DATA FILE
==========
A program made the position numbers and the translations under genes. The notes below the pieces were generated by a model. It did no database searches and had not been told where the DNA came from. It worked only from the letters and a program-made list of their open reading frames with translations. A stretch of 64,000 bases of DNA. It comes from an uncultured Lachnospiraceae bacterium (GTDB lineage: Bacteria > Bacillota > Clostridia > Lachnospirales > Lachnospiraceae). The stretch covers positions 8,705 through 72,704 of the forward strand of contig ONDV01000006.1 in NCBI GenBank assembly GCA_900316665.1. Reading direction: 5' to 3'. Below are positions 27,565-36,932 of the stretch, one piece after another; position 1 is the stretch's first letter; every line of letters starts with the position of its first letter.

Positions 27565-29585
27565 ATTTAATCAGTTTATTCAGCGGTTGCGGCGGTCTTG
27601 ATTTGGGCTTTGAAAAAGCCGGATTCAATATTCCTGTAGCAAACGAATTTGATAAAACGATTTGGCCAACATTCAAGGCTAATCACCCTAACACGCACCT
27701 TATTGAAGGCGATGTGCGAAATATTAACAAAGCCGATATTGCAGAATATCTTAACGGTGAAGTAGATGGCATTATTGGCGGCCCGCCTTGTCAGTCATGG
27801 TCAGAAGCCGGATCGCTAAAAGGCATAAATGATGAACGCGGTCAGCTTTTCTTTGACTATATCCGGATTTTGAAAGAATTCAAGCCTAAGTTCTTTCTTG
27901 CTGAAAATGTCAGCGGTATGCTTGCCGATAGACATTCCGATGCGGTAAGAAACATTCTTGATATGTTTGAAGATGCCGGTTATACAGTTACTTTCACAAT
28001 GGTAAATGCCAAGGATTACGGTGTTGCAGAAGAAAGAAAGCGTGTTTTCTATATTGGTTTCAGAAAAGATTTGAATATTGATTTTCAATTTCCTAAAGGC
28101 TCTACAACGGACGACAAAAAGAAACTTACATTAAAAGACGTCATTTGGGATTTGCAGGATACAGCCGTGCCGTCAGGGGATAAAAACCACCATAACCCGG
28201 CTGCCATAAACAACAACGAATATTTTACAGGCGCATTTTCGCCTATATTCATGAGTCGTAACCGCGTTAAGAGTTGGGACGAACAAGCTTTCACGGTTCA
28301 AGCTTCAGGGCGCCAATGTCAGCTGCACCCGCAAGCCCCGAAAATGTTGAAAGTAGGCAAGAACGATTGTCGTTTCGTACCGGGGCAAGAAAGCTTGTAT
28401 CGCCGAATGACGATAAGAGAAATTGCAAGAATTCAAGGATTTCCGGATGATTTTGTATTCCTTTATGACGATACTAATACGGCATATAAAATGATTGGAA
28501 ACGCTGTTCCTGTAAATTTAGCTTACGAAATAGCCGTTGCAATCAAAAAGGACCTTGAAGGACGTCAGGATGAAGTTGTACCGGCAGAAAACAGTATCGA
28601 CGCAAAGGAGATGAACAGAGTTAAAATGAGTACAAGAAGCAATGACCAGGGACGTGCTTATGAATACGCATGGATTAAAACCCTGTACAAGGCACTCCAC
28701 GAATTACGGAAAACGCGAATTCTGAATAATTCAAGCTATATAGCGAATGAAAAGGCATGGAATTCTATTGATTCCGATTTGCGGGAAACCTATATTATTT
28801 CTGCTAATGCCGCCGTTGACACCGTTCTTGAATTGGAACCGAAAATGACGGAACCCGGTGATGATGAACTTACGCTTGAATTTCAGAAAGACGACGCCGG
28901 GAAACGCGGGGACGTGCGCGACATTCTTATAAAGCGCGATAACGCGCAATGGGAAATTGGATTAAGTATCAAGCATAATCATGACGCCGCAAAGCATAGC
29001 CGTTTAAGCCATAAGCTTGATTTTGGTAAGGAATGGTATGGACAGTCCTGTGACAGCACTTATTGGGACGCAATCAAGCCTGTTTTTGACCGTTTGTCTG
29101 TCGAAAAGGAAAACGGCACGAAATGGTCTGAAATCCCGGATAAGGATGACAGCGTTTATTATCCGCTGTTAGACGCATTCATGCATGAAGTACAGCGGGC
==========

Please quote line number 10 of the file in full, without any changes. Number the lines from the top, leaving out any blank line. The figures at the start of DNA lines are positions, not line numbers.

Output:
28201 CTGCCATAAACAACAACGAATATTTTACAGGCGCATTTTCGCCTATATTCATGAGTCGTAACCGCGTTAAGAGTTGGGACGAACAAGCTTTCACGGTTCA